Thursday, 20 October 2011

A Good Read?

Well, congratulations to Julian Barnes for winning the Booker this year though commiserations for winning it in a year when the literati have deemed the contenders as very poor. The last time I can remember there being such a kerfuffle was when Martin Amis wasn’t nominated for London Fields. If you missed it, the starting point was the alleged poor quality of the shortlist, though we tend to get that every year, but what set the whole thing ablaze was the judges’ statement that their main criteria for making an award would be ‘readability’. Well, with all the fuss this caused they might have well said ‘font used’ or ‘number of chapters’ or whether there’s character called Elspeth or not or how many paragraphs had ‘Ineffably’ as the first word. Not since Caesar burned the library at Alexandria has a cultural elite been so put about.

And the curious thing, of course, is that apparently ‘readable’ has become synonymous with ‘shallow’ or, according to a piece in today’s Guardian, ‘marketable’. We have been here before. One of the reason why Wordsworth and Coleridge’s Lyrical Ballads made such a stir was that they aimed for readability and accessibility against the high stylisation of 18th century poetry*. George Herbert went to some difficulty to ensure that his poetry would be comprehensible to all of his congregation and Jonathon Swift read out bits of Gulliver’s Travels to passing workmen to ensure that his writing was not too high-falutin’.

*discuss with diagrams, all workings must be shown and the examiners’ articles cited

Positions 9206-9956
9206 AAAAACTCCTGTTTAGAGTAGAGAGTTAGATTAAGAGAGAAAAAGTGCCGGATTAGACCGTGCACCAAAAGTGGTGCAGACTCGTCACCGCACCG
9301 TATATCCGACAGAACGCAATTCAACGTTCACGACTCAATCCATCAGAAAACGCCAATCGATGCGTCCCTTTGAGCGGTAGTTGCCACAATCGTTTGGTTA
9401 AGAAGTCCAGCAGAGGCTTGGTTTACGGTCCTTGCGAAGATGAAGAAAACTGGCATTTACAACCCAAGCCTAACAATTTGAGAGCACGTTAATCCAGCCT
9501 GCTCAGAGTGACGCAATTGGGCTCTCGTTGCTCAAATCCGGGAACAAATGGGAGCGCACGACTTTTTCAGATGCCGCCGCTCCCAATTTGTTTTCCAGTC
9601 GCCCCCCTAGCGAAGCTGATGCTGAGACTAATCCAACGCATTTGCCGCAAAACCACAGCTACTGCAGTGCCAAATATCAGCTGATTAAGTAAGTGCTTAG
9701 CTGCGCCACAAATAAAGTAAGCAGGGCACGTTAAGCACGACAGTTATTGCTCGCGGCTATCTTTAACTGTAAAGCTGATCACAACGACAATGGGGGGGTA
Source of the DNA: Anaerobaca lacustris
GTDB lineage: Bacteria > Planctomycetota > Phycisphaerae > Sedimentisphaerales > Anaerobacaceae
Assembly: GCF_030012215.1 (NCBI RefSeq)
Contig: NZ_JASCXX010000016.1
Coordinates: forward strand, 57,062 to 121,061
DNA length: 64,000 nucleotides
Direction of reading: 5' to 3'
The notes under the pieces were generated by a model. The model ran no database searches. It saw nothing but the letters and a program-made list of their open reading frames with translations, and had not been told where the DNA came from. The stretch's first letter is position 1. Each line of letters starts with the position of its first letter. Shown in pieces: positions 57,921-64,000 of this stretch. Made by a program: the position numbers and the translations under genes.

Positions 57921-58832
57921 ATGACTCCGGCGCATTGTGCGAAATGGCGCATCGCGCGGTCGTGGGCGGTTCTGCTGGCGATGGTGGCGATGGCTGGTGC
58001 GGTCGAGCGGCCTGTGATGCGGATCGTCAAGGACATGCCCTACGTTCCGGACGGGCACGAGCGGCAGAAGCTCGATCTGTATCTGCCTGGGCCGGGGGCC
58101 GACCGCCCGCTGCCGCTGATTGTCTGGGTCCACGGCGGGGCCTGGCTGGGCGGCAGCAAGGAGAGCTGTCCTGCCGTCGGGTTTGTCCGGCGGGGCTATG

I blame the Bloomsbury set*. Or maybe the Modernists. Perhaps James Joyce. But it’s become very common to assume that acknowledged classic novels are hard to read and it very often isn’t the case. I shot through Joyce’s Dubliners and found what I’ve read so far of Ulysses easy enough, the fact I didn’t finish it had nothing to do with its alleged difficultness. War & Peace, the ‘hard to read’ poster child of fiction is perfectly easy to read once you get past the first chapter which introduces about every character in a couple of pages and just about all said characters have, of course, Russian names. Meanwhile, my friend and fellow blogger, o**, is currently shooting through Samuel Richardson’s Clarissa. For those who are waiting for the film to come out, Clarissa is a breathtakingly long book (1, 500 pages in the current penguin edition) which has the reputation of being unreadable. When the BBC commissioned a couple of Oxbridge academics to do the television adaptation, the joke went round that they were the only people in the country who had actually read it. Well, o is loving it and would find it impossible to put down if only it were possible to lift it in the first place.

*but then I blame the Bloomsbury set for most things up to and including the fact that the 306 bus is almost invariably late on a Sunday. I also blame Brideshead Revisited for most of what’s wrong in early 21st century England. But I digress.

**there’s a story there, I’m sure of it

Alas and alack, I perceive an odour of snobbery here, an assumption that great writing can only be appreciated by a select and if a novel becomes too popular then it cannot logically be much good. Sometimes that may be the case, but I think it is sad that a major criterion on which we designate ‘good writing’ is its failure to readable.

Never mind, Terry Pratchett’s got a new one out, so I’m happy.


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